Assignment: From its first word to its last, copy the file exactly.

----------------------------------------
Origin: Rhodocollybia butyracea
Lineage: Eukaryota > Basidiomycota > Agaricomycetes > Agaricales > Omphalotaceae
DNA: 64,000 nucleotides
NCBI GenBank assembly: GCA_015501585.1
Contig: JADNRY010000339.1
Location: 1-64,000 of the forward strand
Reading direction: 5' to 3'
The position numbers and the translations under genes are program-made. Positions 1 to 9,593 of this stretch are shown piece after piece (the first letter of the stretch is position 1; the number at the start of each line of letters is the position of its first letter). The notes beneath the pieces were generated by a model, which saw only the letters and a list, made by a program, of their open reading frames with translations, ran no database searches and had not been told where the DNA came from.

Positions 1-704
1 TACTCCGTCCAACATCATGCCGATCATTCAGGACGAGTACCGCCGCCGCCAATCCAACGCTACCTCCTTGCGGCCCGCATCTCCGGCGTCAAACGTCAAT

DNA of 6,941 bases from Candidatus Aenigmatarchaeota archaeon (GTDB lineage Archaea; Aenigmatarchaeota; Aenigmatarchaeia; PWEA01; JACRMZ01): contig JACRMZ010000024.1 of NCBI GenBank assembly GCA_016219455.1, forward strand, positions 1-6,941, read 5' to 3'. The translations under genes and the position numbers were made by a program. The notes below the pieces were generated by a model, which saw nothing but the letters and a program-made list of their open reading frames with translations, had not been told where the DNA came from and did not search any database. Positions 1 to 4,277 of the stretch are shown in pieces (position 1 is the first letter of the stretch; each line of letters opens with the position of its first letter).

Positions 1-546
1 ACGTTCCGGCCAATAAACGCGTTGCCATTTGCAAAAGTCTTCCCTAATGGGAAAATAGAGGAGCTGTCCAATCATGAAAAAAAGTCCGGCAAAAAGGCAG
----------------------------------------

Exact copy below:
Origin: Rhodocollybia butyracea
Lineage: Eukaryota > Basidiomycota > Agaricomycetes > Agaricales > Omphalotaceae
DNA: 64,000 nucleotides
NCBI GenBank assembly: GCA_015501585.1
Contig: JADNRY010000339.1
Location: 1-64,000 of the forward strand
Reading direction: 5' to 3'
The position numbers and the translations under genes are program-made. Positions 1 to 9,593 of this stretch are shown piece after piece (the first letter of the stretch is position 1; the number at the start of each line of letters is the position of its first letter). The notes beneath the pieces were generated by a model, which saw only the letters and a list, made by a program, of their open reading frames with translations, ran no database searches and had not been told where the DNA came from.

Positions 1-704
1 TACTCCGTCCAACATCATGCCGATCATTCAGGACGAGTACCGCCGCCGCCAATCCAACGCTACCTCCTTGCGGCCCGCATCTCCGGCGTCAAACGTCAAT

DNA of 6,941 bases from Candidatus Aenigmatarchaeota archaeon (GTDB lineage Archaea; Aenigmatarchaeota; Aenigmatarchaeia; PWEA01; JACRMZ01): contig JACRMZ010000024.1 of NCBI GenBank assembly GCA_016219455.1, forward strand, positions 1-6,941, read 5' to 3'. The translations under genes and the position numbers were made by a program. The notes below the pieces were generated by a model, which saw nothing but the letters and a program-made list of their open reading frames with translations, had not been told where the DNA came from and did not search any database. Positions 1 to 4,277 of the stretch are shown in pieces (position 1 is the first letter of the stretch; each line of letters opens with the position of its first letter).

Positions 1-546
1 ACGTTCCGGCCAATAAACGCGTTGCCATTTGCAAAAGTCTTCCCTAATGGGAAAATAGAGGAGCTGTCCAATCATGAAAAAAAGTCCGGCAAAAAGGCAG